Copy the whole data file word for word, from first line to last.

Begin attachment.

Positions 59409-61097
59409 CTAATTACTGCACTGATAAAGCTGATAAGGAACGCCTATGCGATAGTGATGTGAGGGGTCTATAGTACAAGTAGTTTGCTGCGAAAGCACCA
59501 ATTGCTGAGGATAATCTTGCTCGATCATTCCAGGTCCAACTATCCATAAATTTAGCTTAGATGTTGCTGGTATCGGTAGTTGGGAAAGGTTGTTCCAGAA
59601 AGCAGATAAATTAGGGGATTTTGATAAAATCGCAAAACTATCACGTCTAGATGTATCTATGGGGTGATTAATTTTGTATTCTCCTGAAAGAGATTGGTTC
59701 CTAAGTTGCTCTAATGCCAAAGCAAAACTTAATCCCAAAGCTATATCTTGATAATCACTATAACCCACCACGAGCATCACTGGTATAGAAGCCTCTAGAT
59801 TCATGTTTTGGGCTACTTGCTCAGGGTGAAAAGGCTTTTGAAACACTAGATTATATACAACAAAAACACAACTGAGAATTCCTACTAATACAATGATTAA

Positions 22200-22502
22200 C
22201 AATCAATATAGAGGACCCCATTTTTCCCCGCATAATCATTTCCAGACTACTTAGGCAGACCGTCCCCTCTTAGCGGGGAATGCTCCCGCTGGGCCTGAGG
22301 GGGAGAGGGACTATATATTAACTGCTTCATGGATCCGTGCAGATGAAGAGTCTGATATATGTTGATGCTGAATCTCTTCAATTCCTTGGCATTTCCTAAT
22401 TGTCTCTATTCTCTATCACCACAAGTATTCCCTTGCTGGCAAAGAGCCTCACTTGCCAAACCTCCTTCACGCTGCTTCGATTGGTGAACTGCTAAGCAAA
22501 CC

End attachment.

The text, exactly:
Positions 59409-61097
59409 CTAATTACTGCACTGATAAAGCTGATAAGGAACGCCTATGCGATAGTGATGTGAGGGGTCTATAGTACAAGTAGTTTGCTGCGAAAGCACCA
59501 ATTGCTGAGGATAATCTTGCTCGATCATTCCAGGTCCAACTATCCATAAATTTAGCTTAGATGTTGCTGGTATCGGTAGTTGGGAAAGGTTGTTCCAGAA
59601 AGCAGATAAATTAGGGGATTTTGATAAAATCGCAAAACTATCACGTCTAGATGTATCTATGGGGTGATTAATTTTGTATTCTCCTGAAAGAGATTGGTTC
59701 CTAAGTTGCTCTAATGCCAAAGCAAAACTTAATCCCAAAGCTATATCTTGATAATCACTATAACCCACCACGAGCATCACTGGTATAGAAGCCTCTAGAT
59801 TCATGTTTTGGGCTACTTGCTCAGGGTGAAAAGGCTTTTGAAACACTAGATTATATACAACAAAAACACAACTGAGAATTCCTACTAATACAATGATTAA

Positions 22200-22502
22200 C
22201 AATCAATATAGAGGACCCCATTTTTCCCCGCATAATCATTTCCAGACTACTTAGGCAGACCGTCCCCTCTTAGCGGGGAATGCTCCCGCTGGGCCTGAGG
22301 GGGAGAGGGACTATATATTAACTGCTTCATGGATCCGTGCAGATGAAGAGTCTGATATATGTTGATGCTGAATCTCTTCAATTCCTTGGCATTTCCTAAT
22401 TGTCTCTATTCTCTATCACCACAAGTATTCCCTTGCTGGCAAAGAGCCTCACTTGCCAAACCTCCTTCACGCTGCTTCGATTGGTGAACTGCTAAGCAAA
22501 CC